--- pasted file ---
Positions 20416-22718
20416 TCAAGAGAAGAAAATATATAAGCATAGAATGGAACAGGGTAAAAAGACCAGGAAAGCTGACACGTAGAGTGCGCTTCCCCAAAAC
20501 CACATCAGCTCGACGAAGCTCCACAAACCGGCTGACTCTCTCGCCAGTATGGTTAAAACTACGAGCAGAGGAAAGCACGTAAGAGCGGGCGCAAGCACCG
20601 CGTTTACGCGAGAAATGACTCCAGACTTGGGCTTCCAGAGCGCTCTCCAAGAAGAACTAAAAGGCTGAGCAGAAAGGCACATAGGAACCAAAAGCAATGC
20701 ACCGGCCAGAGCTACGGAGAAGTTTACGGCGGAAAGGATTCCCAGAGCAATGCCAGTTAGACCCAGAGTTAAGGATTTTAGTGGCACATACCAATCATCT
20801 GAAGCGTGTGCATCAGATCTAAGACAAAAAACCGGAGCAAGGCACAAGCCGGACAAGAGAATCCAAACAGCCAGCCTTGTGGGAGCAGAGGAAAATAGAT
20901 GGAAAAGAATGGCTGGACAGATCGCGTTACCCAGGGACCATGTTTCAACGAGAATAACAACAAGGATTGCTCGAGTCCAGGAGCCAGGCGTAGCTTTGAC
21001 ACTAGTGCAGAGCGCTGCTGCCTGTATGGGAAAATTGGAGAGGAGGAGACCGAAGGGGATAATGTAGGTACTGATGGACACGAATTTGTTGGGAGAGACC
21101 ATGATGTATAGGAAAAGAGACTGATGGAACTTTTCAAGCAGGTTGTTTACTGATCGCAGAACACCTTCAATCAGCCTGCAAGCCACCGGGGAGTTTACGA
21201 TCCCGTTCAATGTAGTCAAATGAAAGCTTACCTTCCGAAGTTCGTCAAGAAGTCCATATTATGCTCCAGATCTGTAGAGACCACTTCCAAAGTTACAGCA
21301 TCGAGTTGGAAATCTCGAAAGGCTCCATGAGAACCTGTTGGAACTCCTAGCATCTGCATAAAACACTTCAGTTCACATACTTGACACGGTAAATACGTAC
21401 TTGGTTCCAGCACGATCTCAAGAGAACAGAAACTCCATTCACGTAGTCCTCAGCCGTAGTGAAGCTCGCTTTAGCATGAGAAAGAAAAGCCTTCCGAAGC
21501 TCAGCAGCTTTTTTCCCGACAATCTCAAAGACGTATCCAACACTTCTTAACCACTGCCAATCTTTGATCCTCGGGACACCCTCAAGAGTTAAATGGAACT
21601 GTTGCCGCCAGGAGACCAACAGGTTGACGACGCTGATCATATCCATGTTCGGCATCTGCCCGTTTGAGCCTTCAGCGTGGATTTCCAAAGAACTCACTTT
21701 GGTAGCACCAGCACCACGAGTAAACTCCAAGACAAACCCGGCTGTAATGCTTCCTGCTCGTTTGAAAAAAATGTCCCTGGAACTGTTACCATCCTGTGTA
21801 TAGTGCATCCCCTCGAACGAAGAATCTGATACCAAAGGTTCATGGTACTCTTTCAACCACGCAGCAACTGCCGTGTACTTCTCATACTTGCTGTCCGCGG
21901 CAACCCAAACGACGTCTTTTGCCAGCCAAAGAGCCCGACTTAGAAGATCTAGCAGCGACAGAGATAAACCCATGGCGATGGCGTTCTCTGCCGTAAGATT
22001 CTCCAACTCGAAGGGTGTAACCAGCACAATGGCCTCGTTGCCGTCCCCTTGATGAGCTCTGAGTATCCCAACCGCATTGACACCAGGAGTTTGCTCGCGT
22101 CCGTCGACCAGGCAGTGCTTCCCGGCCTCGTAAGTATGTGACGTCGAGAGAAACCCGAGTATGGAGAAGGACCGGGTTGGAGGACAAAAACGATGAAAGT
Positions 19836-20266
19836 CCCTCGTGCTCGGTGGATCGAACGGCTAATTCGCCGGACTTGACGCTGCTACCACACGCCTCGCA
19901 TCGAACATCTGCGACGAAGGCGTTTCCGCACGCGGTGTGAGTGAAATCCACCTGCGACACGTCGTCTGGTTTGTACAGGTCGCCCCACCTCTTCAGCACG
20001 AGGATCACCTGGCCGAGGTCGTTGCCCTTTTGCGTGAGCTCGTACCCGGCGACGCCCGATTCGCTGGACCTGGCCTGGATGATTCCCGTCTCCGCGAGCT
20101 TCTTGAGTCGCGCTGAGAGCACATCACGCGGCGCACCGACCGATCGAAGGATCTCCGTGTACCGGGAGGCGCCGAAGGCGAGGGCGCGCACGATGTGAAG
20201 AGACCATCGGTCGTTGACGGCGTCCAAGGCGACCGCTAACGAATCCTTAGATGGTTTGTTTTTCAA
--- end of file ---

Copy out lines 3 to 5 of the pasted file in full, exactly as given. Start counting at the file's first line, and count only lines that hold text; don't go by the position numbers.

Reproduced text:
20501 CACATCAGCTCGACGAAGCTCCACAAACCGGCTGACTCTCTCGCCAGTATGGTTAAAACTACGAGCAGAGGAAAGCACGTAAGAGCGGGCGCAAGCACCG
20601 CGTTTACGCGAGAAATGACTCCAGACTTGGGCTTCCAGAGCGCTCTCCAAGAAGAACTAAAAGGCTGAGCAGAAAGGCACATAGGAACCAAAAGCAATGC
20701 ACCGGCCAGAGCTACGGAGAAGTTTACGGCGGAAAGGATTCCCAGAGCAATGCCAGTTAGACCCAGAGTTAAGGATTTTAGTGGCACATACCAATCATCT